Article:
By Susan Shogren, Regional Training Executive
The U.S. Department of Education distributed 2011 two-year cohort default rate notifications to schools on Monday, and 2010 three-year rates are due soon. If your school’s rates are higher than you’d like, get started now to make sure next year’s rates improve.
In a webcast with more than 100 participants last week, I shared eight tried-and-true tips to help schools prevent default and avoid the sanctions that can result from high cohort default rates.
Some of these best practices, from the Department and USA Funds®, may be familiar to you. But whether you regularly put these ideas into practice or you’re learning about them for the first time, now’s a great time to focus on the following default prevention tips:
1. Communicate with borrowers at key decision points.
Think of the life cycle of a student as having four phases: application and first 90 days, in-school, final year and award completion, and post-graduation. Each phase represents a new opportunity to make a difference. Tailor your methods and messages according to the stage in the life cycle of the student, and you’ll be communicating what they need to hear when they need to hear it.
2. Introduce financial literacy programs.
Many schools today are recognizing that financial literacy is a key component of a college student’s educational experience. I know a school that invites financial aid staff to conduct a workshop during a required student success class for new students. The presentation covers budgeting, saving, credit and credit card management, identity theft, federal loans, consumer loans, and repayment options on federal loans.
3. Communicate across campus.
As a former financial aid administrator, I understand: Too often, when a concern is related to financial issues, other campus offices consider that concern to be the sole responsibility of the financial aid office. But default prevention should be a school-wide effort. Student success includes leaving campus with manageable levels of debt, equipped with information to successfully pay back student loans. Everyone has a vested interest in helping make this success possible.
4. Focus on retention and student success.
The Department studied its student loan portfolio and found that more than 70 percent of students who defaulted on their federal education loans left school before completing their programs. That correlation is impossible to ignore. Many schools now are dedicating staff to student retention activities, in an effort to boost student and school success and reduce default rates.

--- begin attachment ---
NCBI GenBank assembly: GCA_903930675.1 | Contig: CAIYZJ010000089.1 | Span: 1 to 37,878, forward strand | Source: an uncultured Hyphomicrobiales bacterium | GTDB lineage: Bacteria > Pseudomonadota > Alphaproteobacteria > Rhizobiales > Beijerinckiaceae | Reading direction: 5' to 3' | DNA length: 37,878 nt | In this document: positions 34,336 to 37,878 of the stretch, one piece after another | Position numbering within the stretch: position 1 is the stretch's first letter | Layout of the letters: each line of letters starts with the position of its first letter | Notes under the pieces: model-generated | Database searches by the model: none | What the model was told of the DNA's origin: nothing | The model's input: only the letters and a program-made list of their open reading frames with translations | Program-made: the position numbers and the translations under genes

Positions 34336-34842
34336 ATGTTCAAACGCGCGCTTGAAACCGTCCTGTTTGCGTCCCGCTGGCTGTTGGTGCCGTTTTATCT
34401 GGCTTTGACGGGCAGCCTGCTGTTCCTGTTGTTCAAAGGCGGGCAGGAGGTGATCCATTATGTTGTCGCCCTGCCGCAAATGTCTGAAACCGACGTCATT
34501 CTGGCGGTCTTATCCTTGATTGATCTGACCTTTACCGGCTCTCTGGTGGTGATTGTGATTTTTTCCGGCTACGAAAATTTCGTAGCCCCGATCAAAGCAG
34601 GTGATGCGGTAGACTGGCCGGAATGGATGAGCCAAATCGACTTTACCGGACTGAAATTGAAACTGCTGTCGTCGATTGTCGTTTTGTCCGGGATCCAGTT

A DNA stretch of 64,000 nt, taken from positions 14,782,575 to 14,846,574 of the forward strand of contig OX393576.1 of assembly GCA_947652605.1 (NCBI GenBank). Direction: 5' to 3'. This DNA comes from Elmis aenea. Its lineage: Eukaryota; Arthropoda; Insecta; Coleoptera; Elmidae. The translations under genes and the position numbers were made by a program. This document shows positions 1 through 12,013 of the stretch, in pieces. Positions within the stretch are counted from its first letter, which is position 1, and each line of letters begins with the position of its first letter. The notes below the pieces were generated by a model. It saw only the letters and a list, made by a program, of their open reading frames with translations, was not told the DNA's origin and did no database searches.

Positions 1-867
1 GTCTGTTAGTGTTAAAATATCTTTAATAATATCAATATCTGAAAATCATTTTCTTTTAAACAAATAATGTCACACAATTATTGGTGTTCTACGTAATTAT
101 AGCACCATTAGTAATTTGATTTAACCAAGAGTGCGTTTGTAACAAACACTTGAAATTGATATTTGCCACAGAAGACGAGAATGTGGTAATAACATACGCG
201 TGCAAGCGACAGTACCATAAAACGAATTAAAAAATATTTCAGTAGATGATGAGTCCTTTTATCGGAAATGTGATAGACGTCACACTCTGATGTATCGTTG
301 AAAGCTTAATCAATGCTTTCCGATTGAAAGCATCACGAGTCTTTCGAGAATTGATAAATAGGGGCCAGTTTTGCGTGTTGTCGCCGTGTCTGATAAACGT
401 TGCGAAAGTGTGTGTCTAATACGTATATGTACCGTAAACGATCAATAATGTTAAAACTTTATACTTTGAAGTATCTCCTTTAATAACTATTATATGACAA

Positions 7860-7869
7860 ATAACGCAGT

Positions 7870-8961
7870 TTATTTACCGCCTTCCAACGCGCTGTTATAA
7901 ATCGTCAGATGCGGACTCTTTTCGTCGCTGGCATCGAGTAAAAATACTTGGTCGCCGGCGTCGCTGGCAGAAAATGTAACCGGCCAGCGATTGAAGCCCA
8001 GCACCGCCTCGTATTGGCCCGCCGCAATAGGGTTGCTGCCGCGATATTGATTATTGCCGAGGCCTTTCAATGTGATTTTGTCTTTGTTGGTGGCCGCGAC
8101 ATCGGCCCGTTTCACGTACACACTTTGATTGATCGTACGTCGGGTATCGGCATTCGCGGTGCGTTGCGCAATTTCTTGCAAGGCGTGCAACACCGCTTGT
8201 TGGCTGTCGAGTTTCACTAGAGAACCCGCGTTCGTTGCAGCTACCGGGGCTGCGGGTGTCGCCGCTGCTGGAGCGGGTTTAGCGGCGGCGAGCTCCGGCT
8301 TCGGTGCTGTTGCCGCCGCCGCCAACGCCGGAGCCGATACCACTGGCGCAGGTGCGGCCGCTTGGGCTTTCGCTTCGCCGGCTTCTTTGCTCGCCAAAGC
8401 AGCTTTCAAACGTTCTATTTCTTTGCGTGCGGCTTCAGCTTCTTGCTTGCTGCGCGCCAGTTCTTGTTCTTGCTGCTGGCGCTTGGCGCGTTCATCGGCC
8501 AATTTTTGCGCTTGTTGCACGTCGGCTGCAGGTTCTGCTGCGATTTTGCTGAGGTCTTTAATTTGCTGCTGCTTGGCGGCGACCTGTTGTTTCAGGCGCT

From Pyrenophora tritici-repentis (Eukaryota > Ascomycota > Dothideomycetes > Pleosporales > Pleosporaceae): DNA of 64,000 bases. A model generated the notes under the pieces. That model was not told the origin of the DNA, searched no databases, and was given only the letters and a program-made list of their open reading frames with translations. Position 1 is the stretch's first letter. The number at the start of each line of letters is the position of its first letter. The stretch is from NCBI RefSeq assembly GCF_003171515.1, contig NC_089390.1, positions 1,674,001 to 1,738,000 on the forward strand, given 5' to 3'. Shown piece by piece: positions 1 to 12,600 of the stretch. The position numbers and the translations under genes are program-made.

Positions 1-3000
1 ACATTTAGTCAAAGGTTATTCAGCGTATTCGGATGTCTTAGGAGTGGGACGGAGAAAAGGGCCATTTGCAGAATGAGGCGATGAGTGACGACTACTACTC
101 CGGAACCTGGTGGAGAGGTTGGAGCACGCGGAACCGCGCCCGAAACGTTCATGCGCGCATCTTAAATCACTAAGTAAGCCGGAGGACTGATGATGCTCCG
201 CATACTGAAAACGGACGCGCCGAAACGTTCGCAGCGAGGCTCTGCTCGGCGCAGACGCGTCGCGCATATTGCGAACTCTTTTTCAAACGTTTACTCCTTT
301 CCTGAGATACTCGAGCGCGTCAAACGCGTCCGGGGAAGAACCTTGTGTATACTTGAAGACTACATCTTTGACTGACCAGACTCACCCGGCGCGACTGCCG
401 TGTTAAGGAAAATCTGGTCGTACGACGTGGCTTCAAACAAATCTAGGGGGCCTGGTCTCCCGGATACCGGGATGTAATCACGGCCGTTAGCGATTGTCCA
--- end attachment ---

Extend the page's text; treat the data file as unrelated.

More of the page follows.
5. Identify and counsel at-risk students.
Know which types of your students are most likely to default on their education loans. Whether you’re studying data or — as one school I know of did — polling students about their concerns directly, you don’t have to make assumptions. Once you create a profile of your at-risk students, then you can develop a data-driven plan that really works.
6. Use timely and accurate enrollment reporting.
This practice not only is a regulatory requirement, but it also promotes school and student success. You’ll help ensure that your borrowers who are in school continue to qualify for deferment, and that those who leave school enter their grace and repayment periods on the correct dates. Having accurate separation dates on file for your students places them in the correct cohorts when calculating default rates.
7. Review NSLDS and repayment information.
Regularly take a look at your reports from the National Student Loan Data System to promote good debt management for your students — and simplify your life as well. Use the data to inform your outreach to borrowers once they leave school. And keep tabs on the accuracy of your NSLDS data to make it less likely that you’ll need to challenge draft cohort default rate data.
8. Maintain contact with former students.
Start your outreach to former students early in their grace periods, when they need guidance from a trusted adviser to get off on the right foot in repayment. Staying in contact and assisting borrowers who become delinquent in making their payments will help you get them back on track and prevent default. Use targeted strategies to assist your borrowers who already have defaulted as well.
USA Funds has a variety of tools to help you lower your school’s default rate, including those focused on borrower communication and financial literacy. And if you’d like to learn more about the importance of early communication with borrowers, register for a free webcast set for Oct. 8.